Telemedicine is transforming because of technology like Withings. Up until a few years ago, telemedicine projects were consistently failing to demonstrate financial returns or earn the right to scale.
It is a simple idea: the doctor should not always need to be with the patient to help the patient. Digital means data should travel instantly and free of charge between doctor and patient.
But the reality had been disappointing. The devices were made in limited quantities to medical specifications, so they were highly expensive, which in turn meant low usage. They were also arely appreciated. Patients hated how ugly and unfriendly the devices were. And manufacturers often based their business model on lock-in, with closed end-to-end systems that could not be integrated with their customers’ other choices, including hospital electronic medical records or patients’ mobile phones.
At the same time, the need for telemedicine has increased. Patients are living rather than dying from their diseases (hooray); aging populations are less mobile; hospitals are consolidating into fewer centralised locations of expertise; and there are fewer nurses training then retiring. Even if we had the money, we cannot rely on professionals and patients always being in the same room.
Enter Withings, part of a new generation of device manufacturers. They started with the consumer, so they manufacture millions of devices, meaning the costs are much lower. But consumers have high standards, so only beautiful and user-friendly devices succeed. And the business model is based on ubiquity, so an open API that plays nicely with others is a key feature. Over 100 partners integrate with Withings and Patients Know Best (PKB) is proud to be one of them.
PKB provides a patient-controlled medical record. We take all your data from wherever it exists – hospital, physician’s office, social worker, and of course Withings device – and send it to wherever you want. Of course the first thing most patients want is for all of their doctors to have all of their data so that they get high quality safe medical care. Access to the data saves the doctors time and money, so they pay for the costs of PKB and provide it to all their patients free of charge.
We first started working with Withings as part of our deployment at Holland’s most progressive academic medical centre, UMC St Radboud. The team wanted PKB to integrate with as many medical devices as possible, to allow high quality low cost telemedicine. The diagram above showed their vision. “Which manufacturer should we start with”, I asked? “Withings”, they replied, ”start with them, we will introduce you to the CEO”. Later on I read with interest that the company received a large investment round, a significant amount of which came from the French government. This was interesting as the French government’s industrial policy is what led to France having the world’s highest number of Global Fortune 500 companies per capita. France knows how to build large global companies, and Withings is on its way.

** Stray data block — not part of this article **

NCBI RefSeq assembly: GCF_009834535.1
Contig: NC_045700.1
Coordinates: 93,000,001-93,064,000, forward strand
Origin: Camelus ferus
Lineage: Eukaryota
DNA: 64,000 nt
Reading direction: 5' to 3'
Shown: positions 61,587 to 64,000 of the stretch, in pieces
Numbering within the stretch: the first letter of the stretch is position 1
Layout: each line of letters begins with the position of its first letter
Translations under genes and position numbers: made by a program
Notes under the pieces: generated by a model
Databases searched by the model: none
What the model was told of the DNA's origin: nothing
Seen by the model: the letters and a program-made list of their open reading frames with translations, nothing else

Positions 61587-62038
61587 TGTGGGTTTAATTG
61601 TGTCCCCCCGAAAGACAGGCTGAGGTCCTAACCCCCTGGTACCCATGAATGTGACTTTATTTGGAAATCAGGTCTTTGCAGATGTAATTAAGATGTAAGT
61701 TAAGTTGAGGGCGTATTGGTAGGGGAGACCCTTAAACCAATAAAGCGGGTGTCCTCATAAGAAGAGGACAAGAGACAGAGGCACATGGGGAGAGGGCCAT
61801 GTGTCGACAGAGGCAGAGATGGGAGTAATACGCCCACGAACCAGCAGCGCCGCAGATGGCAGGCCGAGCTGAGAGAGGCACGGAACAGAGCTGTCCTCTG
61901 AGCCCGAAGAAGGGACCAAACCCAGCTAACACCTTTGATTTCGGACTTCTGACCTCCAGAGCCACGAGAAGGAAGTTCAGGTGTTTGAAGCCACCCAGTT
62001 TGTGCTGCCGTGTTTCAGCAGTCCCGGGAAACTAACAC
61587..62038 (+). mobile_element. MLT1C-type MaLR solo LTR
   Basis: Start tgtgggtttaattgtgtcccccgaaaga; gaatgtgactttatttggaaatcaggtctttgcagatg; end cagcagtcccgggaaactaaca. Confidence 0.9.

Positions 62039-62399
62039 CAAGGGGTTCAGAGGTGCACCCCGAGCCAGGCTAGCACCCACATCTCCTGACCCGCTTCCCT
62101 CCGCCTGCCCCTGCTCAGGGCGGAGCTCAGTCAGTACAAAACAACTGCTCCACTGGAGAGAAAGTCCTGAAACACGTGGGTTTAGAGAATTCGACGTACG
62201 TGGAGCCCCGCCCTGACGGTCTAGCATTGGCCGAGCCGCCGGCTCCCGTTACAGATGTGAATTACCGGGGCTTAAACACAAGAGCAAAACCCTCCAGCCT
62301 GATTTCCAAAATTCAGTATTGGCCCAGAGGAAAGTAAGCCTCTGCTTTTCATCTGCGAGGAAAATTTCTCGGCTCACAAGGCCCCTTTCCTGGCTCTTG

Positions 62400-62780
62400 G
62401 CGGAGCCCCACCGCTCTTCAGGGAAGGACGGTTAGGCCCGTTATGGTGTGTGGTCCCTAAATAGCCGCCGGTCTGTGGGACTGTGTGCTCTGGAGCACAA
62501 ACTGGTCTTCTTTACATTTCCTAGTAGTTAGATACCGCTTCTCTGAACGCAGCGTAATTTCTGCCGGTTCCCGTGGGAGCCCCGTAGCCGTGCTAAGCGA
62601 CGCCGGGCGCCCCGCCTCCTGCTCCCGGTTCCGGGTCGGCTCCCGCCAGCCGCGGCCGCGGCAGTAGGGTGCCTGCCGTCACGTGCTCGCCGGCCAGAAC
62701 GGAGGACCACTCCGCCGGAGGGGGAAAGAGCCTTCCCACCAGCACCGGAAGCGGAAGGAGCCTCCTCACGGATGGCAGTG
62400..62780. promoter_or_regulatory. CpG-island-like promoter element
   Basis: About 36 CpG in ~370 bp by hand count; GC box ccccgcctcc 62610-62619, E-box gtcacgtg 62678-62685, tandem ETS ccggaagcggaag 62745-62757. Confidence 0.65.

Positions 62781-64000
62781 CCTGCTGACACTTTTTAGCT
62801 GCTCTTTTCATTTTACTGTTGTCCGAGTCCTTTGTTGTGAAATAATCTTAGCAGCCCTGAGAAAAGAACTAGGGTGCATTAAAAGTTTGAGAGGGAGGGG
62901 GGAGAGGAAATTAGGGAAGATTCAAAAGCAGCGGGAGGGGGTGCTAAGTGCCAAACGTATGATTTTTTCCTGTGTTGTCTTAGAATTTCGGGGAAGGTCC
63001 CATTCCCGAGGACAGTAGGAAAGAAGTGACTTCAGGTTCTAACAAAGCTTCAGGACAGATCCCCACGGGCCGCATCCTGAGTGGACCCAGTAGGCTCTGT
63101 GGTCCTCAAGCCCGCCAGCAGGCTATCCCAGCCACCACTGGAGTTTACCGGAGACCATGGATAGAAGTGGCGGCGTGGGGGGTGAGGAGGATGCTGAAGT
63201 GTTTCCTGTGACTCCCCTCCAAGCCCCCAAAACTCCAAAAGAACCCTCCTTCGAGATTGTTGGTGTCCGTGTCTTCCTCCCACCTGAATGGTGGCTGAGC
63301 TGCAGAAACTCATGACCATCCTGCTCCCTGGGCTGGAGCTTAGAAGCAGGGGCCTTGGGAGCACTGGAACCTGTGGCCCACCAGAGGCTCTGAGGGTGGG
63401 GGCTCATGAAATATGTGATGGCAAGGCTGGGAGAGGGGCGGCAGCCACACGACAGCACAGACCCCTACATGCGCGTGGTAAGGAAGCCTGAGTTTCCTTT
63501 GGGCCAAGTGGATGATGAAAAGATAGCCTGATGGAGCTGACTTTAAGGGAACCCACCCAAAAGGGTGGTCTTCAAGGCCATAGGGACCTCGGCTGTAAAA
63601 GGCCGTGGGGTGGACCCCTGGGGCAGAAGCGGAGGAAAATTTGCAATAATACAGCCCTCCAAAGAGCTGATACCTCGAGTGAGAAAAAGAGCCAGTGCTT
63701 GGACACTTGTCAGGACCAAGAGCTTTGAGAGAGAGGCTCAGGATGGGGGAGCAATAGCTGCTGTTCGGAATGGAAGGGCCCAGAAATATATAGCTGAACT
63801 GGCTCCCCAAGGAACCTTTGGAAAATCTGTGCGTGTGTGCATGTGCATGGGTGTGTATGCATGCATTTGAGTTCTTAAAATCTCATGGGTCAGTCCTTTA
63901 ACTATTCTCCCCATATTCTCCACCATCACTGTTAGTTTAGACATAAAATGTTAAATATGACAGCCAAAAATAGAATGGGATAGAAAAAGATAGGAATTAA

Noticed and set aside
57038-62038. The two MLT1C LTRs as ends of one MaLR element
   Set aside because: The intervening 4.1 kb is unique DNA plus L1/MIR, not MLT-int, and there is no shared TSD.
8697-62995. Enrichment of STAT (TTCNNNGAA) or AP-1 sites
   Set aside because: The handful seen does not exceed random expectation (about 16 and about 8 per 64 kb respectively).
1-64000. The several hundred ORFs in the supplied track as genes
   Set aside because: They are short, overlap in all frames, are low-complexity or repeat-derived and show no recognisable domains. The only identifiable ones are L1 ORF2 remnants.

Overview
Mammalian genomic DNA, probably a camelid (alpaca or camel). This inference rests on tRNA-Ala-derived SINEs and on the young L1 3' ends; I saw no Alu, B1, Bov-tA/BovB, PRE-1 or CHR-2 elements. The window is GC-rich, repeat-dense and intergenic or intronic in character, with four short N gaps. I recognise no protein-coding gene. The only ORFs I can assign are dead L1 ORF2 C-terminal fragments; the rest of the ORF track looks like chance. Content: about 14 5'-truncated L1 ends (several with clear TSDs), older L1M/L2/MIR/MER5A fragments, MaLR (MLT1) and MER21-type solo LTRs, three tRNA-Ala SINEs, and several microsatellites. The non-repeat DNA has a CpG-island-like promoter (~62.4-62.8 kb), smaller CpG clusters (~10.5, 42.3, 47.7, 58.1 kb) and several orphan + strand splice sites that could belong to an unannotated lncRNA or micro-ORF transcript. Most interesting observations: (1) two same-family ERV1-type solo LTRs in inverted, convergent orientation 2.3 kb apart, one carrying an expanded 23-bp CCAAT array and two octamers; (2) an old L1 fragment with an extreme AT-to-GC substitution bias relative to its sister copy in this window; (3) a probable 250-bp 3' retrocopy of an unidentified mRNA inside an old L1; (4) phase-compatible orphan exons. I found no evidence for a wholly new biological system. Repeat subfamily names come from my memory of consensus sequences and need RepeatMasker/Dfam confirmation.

So what does this mean for healthcare? For patients with heart failure, daily weight measurements allow monitoring to make sure there is no fluid building up in the lungs. A Withings scale saves nurses travel time to get the measurement, allowing the same nurse to monitor lots of patients simultaneously, and to travel to the patients who need the help. The scale costs less than one trip does. The same goes for health coaches working with diabetics who need to lose weight. Plotting the daily weight over weeks and comparing this with diet allows coach and patient to work together. Withings devices also help with the diabetic’s blood pressure measurements and daily exercise tracking. Diabetes alone affects 5% of the population in most Western countries.
The devices revolution is just starting. At PKB we work with glucose monitors that upload data through your iPhone; injection devices that track your drug dosage for your doctors; pill dispensers that track compliance for patients with dementia so nurses can intervene before the patient gets worse and need to visit the emergency department; oxygen saturation monitors that work with your wifi. And monitors on the back of your phone that collect your ECG from two fingers. The data will transform clinical practice as well as research. Already in the USA we are working with devices like Withings to transform inflammatory bowel disease research, where consumers buy the device they like, plug it in, and donate their data for researcher to find a cure. For all these reasons and more, we are excited to work with Withings.